CO Welcomes New Rec Applicants, Axes Vertical Integration Rule
Published on Jul 1, 2014
Colorado’s recreational marijuana industry is finally opening its doors to newcomers and abolishing one of its most stringent cultivation rules.
The new dynamic could create a noticeable shift in Colorado’s recreational industry, changing how some businesses are run and introducing new competition to an already-crowded market.
Today, the state begins accepting applications for business licenses from entrepreneurs who were not part of the medical marijuana industry.
Up to this point, only owners of licensed medical marijuana businesses could apply for and obtain permits to run recreational cannabis stores and grow sites. Now, anyone can submit an application, provided they are a resident of the state.
Additionally, Colorado no longer requires vertical integration, so recreational businesses can operate specifically as wholesale cultivators or retail shops. Previously, retail stores had to grow 70% of their inventory, while stand-alone cultivation operations were not allowed.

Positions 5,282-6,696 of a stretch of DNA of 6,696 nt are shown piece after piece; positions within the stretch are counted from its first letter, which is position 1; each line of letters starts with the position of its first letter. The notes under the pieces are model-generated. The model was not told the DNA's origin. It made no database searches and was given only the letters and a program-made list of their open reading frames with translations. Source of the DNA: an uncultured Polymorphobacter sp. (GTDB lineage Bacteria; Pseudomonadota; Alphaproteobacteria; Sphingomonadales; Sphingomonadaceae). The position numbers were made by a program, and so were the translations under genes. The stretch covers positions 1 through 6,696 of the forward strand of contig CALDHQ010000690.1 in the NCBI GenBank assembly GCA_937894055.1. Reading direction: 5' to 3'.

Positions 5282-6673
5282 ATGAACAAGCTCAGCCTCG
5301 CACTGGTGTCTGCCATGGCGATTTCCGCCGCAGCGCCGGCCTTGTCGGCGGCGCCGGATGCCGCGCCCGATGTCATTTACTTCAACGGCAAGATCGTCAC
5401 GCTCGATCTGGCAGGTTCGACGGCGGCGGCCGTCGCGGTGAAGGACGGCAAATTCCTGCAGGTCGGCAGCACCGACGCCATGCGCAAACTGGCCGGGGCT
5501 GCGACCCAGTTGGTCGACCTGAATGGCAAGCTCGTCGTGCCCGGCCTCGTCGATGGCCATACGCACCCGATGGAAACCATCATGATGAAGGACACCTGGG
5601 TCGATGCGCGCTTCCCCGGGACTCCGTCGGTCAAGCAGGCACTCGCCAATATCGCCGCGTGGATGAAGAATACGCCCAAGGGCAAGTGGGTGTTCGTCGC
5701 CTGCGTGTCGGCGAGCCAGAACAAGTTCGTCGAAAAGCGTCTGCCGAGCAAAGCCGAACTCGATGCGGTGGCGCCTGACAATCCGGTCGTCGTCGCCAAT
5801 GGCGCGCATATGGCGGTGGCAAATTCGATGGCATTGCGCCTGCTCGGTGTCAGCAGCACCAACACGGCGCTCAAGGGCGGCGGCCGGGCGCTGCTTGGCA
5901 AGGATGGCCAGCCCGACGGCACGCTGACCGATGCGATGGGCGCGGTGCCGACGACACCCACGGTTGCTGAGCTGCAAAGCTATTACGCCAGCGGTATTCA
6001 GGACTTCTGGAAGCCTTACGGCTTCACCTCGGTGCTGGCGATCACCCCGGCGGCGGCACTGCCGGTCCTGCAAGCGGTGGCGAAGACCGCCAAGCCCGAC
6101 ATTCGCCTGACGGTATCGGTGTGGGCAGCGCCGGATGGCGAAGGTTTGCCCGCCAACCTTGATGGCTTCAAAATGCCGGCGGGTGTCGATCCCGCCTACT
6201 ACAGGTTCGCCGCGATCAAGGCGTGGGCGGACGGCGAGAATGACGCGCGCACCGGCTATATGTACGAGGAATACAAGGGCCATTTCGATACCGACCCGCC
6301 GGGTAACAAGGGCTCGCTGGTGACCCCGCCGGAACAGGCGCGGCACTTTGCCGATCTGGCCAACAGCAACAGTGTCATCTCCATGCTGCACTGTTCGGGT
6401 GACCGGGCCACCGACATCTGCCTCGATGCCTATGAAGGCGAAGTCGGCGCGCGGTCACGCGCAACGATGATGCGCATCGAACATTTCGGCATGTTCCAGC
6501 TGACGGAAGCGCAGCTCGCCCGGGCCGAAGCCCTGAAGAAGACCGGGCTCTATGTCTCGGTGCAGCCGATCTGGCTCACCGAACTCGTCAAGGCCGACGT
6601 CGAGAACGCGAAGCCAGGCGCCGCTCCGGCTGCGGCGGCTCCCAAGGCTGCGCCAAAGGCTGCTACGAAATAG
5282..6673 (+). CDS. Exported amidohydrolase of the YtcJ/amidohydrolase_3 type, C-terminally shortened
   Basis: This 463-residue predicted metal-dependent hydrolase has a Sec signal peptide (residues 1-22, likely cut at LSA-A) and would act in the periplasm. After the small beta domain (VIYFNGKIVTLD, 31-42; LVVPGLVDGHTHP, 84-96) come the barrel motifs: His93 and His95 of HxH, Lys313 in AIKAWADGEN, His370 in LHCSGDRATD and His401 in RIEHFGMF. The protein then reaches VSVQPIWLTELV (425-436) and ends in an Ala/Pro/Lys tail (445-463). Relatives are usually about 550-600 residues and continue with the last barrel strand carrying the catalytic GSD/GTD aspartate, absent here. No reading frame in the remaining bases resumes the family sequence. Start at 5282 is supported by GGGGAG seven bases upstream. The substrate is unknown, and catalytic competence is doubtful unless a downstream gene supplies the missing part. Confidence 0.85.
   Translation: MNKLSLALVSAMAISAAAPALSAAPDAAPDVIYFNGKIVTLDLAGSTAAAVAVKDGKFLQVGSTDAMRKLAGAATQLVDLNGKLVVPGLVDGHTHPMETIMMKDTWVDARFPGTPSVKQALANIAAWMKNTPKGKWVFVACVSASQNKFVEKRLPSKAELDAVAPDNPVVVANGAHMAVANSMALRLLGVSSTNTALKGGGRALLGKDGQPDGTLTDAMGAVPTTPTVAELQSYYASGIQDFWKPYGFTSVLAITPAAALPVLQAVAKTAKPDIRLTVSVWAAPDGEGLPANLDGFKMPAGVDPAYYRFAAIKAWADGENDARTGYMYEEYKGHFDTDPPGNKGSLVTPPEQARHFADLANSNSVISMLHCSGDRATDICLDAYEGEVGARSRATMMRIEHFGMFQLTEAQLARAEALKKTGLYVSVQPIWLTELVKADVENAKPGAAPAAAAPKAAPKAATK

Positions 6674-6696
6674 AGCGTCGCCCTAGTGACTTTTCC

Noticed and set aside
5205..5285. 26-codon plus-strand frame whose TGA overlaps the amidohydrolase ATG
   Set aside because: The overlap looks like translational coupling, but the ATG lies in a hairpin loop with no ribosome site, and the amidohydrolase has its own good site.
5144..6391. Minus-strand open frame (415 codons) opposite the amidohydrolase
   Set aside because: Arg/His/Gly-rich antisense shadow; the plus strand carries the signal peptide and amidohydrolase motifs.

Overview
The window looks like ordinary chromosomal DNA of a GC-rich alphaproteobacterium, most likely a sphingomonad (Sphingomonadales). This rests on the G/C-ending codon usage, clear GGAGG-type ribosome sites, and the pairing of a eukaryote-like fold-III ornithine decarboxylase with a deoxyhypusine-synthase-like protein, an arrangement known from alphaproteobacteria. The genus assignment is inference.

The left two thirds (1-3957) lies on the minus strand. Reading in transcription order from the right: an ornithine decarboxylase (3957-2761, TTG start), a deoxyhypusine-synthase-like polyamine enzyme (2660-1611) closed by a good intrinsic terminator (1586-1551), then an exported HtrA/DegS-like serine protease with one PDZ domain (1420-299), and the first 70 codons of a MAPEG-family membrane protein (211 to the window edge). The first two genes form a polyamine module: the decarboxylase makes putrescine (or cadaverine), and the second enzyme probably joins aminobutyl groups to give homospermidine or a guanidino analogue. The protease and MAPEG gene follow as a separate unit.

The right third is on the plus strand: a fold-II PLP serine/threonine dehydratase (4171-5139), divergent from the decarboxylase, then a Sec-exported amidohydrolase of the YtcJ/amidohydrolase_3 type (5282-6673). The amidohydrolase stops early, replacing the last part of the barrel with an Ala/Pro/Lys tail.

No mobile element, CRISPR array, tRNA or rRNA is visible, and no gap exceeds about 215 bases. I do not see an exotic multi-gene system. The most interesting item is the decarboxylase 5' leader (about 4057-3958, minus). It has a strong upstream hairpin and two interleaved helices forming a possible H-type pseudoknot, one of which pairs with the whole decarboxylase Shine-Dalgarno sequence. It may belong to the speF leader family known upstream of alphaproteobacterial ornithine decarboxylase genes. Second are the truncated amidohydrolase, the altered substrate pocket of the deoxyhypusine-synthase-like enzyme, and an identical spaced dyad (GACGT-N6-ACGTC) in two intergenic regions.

Entrepreneurs therefore had to balance their time and money between grow houses and marijuana storefronts – which require different skills and expertise.
Now, entrepreneurs can devote their entire business to either growing cannabis for the industry or selling it to consumers via storefront retail shops. Those that take this route also won’t have to obtain and renew two separate types of state licenses, though retail stores can still grow their own if they want.
The wholesale market for cannabis could grow significantly as a result of the changes, which could help push down prices.
As of mid-June, 292 entrepreneurs had filed notices with the state saying they planned to apply for business licenses starting July 1, according to the Denver Post. The earliest they can begin operating is October. But bans on recreational businesses across the state and zoning restrictions will severely limit where these operations can locate.